Fujimori voters nostalgic for jailed father
April 10 2016 12:13 AM
Peru’s presidential candidate Keiko Fujimori of the ‘Fuerza Popular’ party gives a speech during her closing campaign meeting in Lima on Thursday night.

By Roland Lloyd Parry, AFP/Lima

He is in jail for massacres and embezzling millions in public funds, but many Peruvians still love their ex-president Alberto Fujimori.
They thank him for crushing the Shining Path guerrillas, overseeing an economic boom and handing out gifts to the poor during his 1990-2000 rule.
Delighted that his daughter Keiko may now follow in his footsteps as president after elections today, thousands turned out in a working-class suburb of Lima to cheer her at her closing campaign rally.
“When the country was destroyed, full of terrorism, of the Shining Path, in total chaos, Alberto Fujimori recovered the country,” said supporter Yoni Carranca, 49. “Now his daughter has to transform it even more.”
The Shining Path carried out attacks and kidnappings in its quest to set up a communist state.
Fujimori and his secret service chief Vladimiro Montesinos went after it with death squads that were accused of killing innocents as well as guerrillas.
The Supreme Court convicted Fujimori in 2009 of “crimes against humanity” under Peruvian law. He was held responsible for the death squads. The court also convicted him of corruption.
The courts are still working through a long list of charges against Montesinos.
Keiko admits that her father made “mistakes” and has promised to safeguard human rights and to support victims of abuses, such as women who were forcibly sterilized under his rule.
“Fujimoristas” say their hero was led astray by his adviser.
“He gave a lot of power to Vladimiro Montesinos. That is why Fujimori fell,” said 58-year-old Lima taxi driver Felizardo Mogollon. “If he had continued as president the country would be in a better state now.”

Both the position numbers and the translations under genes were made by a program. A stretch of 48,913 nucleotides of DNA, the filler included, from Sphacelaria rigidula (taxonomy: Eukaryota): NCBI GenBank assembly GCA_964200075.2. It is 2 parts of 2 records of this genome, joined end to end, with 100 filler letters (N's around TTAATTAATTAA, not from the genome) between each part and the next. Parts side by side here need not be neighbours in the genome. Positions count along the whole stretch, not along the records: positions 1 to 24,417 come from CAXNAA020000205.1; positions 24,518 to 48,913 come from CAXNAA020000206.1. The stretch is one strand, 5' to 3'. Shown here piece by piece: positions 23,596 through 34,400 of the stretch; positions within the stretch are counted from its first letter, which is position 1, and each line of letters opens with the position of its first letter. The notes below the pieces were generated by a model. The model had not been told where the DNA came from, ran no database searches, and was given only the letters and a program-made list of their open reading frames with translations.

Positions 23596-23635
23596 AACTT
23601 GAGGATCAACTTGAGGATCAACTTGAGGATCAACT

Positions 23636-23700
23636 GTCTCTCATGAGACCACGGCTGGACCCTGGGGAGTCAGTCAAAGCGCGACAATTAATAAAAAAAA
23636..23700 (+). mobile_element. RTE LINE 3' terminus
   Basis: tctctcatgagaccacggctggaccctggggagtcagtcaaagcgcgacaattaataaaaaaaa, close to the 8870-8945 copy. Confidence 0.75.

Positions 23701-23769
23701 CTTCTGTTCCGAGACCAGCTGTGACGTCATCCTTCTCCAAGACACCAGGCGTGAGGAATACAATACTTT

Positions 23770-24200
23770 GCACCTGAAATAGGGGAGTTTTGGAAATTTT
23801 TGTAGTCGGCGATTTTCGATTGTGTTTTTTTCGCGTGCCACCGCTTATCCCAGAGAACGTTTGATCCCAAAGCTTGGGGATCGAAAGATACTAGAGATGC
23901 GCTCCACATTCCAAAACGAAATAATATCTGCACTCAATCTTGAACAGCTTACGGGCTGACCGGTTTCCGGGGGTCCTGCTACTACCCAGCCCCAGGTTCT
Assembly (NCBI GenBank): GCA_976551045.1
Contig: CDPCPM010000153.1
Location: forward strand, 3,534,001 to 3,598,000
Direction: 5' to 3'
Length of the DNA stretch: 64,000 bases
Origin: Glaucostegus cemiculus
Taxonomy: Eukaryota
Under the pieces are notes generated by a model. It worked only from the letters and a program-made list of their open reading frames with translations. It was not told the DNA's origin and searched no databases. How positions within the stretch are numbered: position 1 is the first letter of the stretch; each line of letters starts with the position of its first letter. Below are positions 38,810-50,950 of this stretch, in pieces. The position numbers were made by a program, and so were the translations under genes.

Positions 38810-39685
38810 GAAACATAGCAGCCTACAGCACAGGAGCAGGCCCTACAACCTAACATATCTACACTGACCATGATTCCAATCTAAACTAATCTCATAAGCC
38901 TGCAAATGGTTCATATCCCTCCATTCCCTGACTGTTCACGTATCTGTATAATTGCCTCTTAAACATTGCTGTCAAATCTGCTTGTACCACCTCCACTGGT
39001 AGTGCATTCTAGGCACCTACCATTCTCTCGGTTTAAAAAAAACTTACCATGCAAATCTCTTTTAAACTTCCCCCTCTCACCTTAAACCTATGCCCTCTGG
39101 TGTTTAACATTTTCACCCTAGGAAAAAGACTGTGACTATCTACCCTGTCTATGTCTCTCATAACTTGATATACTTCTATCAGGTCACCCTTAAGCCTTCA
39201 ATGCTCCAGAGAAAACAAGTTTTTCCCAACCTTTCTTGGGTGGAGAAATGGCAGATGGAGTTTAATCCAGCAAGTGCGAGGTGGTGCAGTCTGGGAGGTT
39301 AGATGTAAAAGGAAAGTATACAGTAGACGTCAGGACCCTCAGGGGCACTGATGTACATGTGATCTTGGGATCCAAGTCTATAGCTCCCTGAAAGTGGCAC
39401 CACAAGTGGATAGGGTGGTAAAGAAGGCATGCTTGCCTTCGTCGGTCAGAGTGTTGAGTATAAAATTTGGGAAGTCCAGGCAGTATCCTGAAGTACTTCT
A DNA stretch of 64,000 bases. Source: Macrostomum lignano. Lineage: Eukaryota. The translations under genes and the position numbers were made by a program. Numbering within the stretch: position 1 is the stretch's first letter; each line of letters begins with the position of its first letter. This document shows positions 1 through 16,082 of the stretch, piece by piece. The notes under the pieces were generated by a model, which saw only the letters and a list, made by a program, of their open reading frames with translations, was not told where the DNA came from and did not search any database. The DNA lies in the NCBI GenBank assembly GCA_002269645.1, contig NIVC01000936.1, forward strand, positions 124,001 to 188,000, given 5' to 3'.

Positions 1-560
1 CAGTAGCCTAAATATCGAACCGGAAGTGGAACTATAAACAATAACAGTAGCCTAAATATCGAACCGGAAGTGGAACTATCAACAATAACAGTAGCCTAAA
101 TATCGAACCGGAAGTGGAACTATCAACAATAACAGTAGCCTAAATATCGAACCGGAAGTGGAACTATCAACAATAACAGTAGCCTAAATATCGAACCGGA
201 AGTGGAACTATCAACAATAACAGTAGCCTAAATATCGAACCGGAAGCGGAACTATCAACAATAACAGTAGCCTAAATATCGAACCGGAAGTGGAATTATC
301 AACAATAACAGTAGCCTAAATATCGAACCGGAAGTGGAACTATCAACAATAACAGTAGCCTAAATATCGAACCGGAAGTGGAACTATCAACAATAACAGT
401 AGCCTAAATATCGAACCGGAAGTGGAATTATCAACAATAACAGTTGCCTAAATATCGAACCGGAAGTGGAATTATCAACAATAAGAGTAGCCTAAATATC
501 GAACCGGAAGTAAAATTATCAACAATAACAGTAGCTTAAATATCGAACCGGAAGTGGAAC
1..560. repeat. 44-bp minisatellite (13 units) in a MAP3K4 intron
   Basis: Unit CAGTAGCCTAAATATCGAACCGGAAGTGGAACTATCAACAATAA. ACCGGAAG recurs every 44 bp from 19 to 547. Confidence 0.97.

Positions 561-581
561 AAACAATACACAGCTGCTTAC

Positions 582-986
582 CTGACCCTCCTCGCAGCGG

Under outgoing President Ollanta Humala, Peru’s economy has grown faster than most of its neighbours, but not as strongly as during the Fujimori boom.
Keiko says many poor families have been left behind.
Hearing her promises, her supporters say they do not care that, for her opponents, her family name is a mark of shame.
“No one here is bothered about that. You know why? Because that brave woman Keiko knows what we suffer,” said Maria Estela Farro, 49, at a Keiko rally in eastern Lima.
“Those who attack her are people who have what they need. They don’t care about the poor.”
Keiko is topping the polls ahead of today’s election with about a third of the vote, according to surveys by three pollsters released on Friday.
That will send her into a runoff vote against one of her opponents vying for second place: former Wall Street banker Pedro Pablo Kuczynski, 77, or congresswoman Veronika Mendoza, 35.
Opponents tried to have her excluded from the race for alleged vote-buying, but the electoral board on Friday rejected the latest appeal against her candidacy, confirming she can run.
Like her father, Keiko has wooed villagers in this mountainous South American land and played a tough line on security.
In her slick closing speech, Keiko’s broad smile swiftly gave way to a menacing frown as she tackled law and order.
She drew deafening cheers as she vowed to build new prisons high in the mountains to lock up violent criminals.
For locals in Lima’s dangerous suburbs, electing a president is about more than just the memory of Fujimori senior’s crimes.
“Yes, that matters, but he did good things too. He gave out food to the poor,” said Nataly Gonzalo, 25, at the rally with her three-year-old son. She earns about $250 a month working as a hairdresser.
“She is firm. I hope she gets rid of all the criminals. They kill, fight and rob,” Gonzalo said. “And I hope she raises the minimum wage.”
Fujimori senior was not among the faces on the election posters lining the roads nearby. But his name was in the mind of Keiko’s supporters.
“It is not fair that he is in jail. There was no proof against him over the massacres,” said Jose Luis Venancio, a 39-year-old retailer. “He was the best president Peru has had.”

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